Which way is up
Internationalizing your application is not just a matter of translating the words and checking with a native speaker that there aren't nuances you may have missed. You should also think about organizing the components on the screen so the flow is more natural.
In Also in Java Today we link to John Zukowski's Java Tech Tip Component Orientation in Swing User Interface . John explains that the
allows you to discover the current orientation for a Locale , and design screens accordingly. You ask for the ComponentOrientation of a Locale with the getOrientation(Locale) method. Then, you can ask if that orientation is horizontal with the isHorizontal method (horizontal corresponds to both the Left-to-right, top-to-bottom, and Right-to-left, top-to-bottom grids shown above). You can also ask if the orientation is left-to-right with the isLeftToRight method (left-to-right corresponds to both the Left-to-right and Top-to-bottom, left-to-right grids above).
He provides several examples after first talking about the use of the
WEST. John recommends using
Another set of constants: PAGE_START ,PAGE_END ,LINE_START , and LINE_END . (Note that these names were simplified in J2SE 1.4 from the earlier names that were added in the J2SE 1.2: BEFORE_FIRST_LINE (PAGE_START ), AFTER_LAST_LINE (PAGE_END ), BEFORE_LINE_BEGINS (LINE_START ), and AFTER_LINE_ENDS (LINE_END ).) Although EAST and WEST might make perfect sense for a Roman language, they don't necessarily make sense for other languages. For example, if you need to place a component at the beginning of the line, that component would need to be on the WEST side for a right-to-left language, but the EAST side for a left-to-right language. Instead of adding that component with an orientation of EAST or WEST , you should add it with a constraint of LINE_START . This will ensure the correct internationalized behavior.
Other components take care of the changes for you.
JTrees will open right to left instead of left to right and containers using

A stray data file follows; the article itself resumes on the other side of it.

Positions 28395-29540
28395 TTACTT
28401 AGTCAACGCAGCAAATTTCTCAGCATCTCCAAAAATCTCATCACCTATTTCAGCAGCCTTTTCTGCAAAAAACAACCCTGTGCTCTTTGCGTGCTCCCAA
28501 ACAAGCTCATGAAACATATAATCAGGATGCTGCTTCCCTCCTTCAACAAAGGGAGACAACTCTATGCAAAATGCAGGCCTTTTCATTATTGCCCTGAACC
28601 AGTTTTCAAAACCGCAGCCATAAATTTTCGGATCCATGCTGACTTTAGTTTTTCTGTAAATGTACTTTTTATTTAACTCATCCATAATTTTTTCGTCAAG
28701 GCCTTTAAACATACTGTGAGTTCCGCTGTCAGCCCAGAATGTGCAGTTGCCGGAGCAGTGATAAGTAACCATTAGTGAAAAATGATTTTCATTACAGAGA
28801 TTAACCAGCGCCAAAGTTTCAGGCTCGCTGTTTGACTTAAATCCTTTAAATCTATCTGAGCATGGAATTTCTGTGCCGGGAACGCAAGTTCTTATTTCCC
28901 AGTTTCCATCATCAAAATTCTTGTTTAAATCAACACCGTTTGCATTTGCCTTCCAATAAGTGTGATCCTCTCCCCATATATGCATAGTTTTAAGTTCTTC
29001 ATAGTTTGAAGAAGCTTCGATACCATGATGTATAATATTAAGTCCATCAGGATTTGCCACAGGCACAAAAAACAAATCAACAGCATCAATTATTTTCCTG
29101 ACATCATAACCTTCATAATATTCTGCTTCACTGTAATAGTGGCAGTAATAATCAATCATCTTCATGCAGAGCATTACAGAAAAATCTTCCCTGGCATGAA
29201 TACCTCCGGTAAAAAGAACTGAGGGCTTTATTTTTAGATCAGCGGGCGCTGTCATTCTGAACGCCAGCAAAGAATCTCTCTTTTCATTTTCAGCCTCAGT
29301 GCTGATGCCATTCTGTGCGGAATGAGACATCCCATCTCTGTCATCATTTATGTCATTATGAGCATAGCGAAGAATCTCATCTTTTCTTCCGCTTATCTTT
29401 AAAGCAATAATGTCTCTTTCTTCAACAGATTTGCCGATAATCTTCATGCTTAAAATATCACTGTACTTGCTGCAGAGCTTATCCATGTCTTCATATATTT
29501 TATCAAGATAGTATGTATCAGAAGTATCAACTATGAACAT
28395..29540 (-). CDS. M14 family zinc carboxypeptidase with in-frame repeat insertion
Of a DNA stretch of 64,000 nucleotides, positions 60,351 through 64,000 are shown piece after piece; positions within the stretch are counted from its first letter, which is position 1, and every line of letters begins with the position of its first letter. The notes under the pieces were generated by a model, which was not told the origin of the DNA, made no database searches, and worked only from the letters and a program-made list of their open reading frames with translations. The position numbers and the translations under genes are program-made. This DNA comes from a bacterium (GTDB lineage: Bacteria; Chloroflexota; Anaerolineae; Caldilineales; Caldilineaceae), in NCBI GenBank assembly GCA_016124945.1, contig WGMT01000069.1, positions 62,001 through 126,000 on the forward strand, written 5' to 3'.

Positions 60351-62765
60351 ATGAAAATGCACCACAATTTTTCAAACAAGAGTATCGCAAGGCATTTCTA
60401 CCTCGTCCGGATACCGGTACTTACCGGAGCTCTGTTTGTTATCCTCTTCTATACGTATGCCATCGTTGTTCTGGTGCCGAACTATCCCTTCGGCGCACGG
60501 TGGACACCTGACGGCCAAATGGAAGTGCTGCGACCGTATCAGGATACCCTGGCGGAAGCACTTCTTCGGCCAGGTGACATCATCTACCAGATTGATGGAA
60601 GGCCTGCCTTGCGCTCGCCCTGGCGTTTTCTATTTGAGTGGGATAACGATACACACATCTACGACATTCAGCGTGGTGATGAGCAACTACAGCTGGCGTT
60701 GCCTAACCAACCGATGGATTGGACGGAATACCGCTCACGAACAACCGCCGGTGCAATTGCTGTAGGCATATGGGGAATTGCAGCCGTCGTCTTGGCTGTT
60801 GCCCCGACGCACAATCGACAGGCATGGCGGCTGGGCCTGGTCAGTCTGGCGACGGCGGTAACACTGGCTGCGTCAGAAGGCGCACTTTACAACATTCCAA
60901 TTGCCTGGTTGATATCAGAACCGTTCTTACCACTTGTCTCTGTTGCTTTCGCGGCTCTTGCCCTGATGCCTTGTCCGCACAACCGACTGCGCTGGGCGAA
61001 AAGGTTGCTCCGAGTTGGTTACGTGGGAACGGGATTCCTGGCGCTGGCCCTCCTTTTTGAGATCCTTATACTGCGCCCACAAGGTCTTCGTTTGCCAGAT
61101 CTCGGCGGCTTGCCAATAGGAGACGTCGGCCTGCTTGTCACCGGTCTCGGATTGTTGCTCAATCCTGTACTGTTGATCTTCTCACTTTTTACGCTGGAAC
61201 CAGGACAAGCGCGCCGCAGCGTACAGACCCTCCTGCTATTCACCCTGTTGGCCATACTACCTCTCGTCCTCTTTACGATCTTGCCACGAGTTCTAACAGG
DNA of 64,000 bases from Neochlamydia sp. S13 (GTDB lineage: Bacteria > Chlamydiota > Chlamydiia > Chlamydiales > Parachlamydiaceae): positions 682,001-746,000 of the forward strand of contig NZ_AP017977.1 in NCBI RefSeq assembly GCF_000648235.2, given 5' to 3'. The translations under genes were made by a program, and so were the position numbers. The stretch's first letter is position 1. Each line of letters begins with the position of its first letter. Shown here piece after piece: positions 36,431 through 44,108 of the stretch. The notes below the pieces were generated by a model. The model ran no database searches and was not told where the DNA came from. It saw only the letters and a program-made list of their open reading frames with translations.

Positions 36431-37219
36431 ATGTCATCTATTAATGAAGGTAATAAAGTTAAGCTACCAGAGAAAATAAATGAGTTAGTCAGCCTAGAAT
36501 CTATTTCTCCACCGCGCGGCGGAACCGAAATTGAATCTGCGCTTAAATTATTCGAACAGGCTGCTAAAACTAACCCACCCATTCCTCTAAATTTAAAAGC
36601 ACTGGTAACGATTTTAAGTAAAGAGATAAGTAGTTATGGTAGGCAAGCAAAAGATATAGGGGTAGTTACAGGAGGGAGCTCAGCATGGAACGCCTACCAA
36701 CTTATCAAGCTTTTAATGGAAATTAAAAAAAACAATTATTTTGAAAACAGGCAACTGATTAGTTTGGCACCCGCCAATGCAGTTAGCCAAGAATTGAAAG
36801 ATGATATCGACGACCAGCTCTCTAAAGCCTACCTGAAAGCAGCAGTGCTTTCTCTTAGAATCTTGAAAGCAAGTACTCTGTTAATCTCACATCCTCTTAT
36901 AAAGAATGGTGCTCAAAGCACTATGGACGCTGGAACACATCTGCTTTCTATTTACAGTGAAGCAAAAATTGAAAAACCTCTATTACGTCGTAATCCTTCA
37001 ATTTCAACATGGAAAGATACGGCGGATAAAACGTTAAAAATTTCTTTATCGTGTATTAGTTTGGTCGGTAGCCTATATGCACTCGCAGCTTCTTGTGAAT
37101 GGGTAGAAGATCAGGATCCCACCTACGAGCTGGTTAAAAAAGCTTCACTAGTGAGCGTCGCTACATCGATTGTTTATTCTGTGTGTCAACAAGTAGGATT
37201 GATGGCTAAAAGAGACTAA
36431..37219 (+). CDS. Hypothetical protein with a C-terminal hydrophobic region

FlowLayout will "l draw their components in the reverse order when the orientation is right-to-left."
Today we also link to Stephen Montgomery's ONJava article Java for BioInformatics . Stephen shows that Bioinformatics isn't just for Perl programmers anymore with a selection of Java applications and some examples of how to use them.
Sue Spielman writes a "Dear John" letter to her debugger in her Weblog entry Dear John ... er ... I Mean Debugger . I can't tell you how long it's been since I started up a debugger. Unlike Sue, I haven't taken the time to ponder my loss. She echoes the experience of many who write code test first, "The more I’ve gotten into the TDD [(Test Driven Development)] habit; the less and less I’ve actually been in the debugger. Which is just fine by me. Because however much I loved my debugger, seeing the green bar is much more of a joy."
Sue ends by asking if you have "found some of your development tools changing with the methodologies you use? "
Today in Projects and Communities, we feature the JavaPedia article on Java Scripting . When do you find yourself reaching for a scripting language and why? In addition to starting a discussion on how to integrate the use of scripting languages with Java, the page includes links to some of the larger projects. Join in the discussion and supplement the list.
The latest Jini Community newsletter features John McClain's article Moving to Jini 2.0: Part 2. In this article, subtitled "Stop Relying on Automatic Stub Replacement", McClain takes you through the steps of where you should replace your use of
this "when creating the JoinManager /smart proxy [and] anyplace you expect
this (directly or indirectly) to be passed to/returned from a remote call."
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